Introduction

The tidal Hudson River has at least seventy-nine small to large tributary streams in addition to the Upper Hudson andMohawkRivers, which enter the tidal Hudson at the Troy Dam, the upstream limit of tidal influence. There are also an unknown number of smaller, often ephemeral, streams that contribute water to the tidal Hudson River. These tributaries (other than the Upper Hudson/Mohawk) contribute about 20 percent of the freshwater input to the Hudson River (Cooper, Cantelmo, and Newton, 1988). Various researchers have considered these tributaries as sources of important materials such as carbon, sediments (Howarth et al.,

1991; Howarth, Schneider, and Swaney, 1996; Swaney, Sherman, and Howarth, 1996), and contaminants (Hirschbergetal., 1996).This isareason-able view of the role of tributaries since anything dissolved, suspended, or entrained in tributary flow will end up in the tidal Hudson River. But it is not a complete picture of the role of tributaries in this ecosystem. Our observations over at least the last fifteen years have shown that there is an exchange of fishes between the tidal Hudson River and its tributaries in both directions that occurs over several time scales and that varies from critical to the fishes and ecosystems, to incidental. Our purpose in this chapter is to document what we have observed about this exchange of fishes between tributaries and the tidal Hudson River and to propose some hypotheses about the significance of this phenomenon.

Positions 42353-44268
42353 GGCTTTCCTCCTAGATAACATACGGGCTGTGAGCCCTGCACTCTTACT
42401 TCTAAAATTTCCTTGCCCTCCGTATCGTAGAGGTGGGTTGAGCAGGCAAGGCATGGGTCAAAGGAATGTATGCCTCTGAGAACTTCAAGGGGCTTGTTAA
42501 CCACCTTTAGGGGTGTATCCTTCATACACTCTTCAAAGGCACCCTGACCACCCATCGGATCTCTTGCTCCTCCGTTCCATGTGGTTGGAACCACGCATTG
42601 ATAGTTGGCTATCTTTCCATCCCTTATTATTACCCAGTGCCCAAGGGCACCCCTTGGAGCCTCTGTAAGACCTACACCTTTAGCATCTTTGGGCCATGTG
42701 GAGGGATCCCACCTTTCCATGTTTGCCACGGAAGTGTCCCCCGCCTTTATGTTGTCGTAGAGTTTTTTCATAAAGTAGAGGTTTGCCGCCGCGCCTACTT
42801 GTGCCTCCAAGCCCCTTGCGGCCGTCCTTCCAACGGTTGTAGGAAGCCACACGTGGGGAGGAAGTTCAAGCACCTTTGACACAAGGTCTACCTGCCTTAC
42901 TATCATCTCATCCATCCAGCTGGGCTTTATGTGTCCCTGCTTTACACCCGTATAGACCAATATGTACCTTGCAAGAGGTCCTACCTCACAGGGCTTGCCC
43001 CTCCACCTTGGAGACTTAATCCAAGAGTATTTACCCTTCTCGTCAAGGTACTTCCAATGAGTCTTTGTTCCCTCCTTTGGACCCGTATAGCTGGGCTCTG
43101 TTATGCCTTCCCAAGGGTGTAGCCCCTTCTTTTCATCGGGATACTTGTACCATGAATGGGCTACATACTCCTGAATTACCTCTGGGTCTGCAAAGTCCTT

In order to organize our observations, we have categorized the fishes we have seen in tributaries as anadromous, catadromous, potamodromous, resident, and other species. These categories overlap and are not necessarily mutually exclusive. We have chosen to ignore the movements of fishes between the Upper Hudson/Mohawk River and the tidal Hudson River (through the locks on the Troy Dam) not because they aren't significant, but because we think these movements are complex and poorly documented. We would have liked to characterize the tributaries to the tidal Hudson River on some scale of quality, but we visited many of these tributaries only briefly and we have thoroughly sampled only a few. We have also omitted presentation of methodologies in this chapter. Methods are described in detail in the various reports and publications we have cited and we therefore direct anyone interested to those sources.

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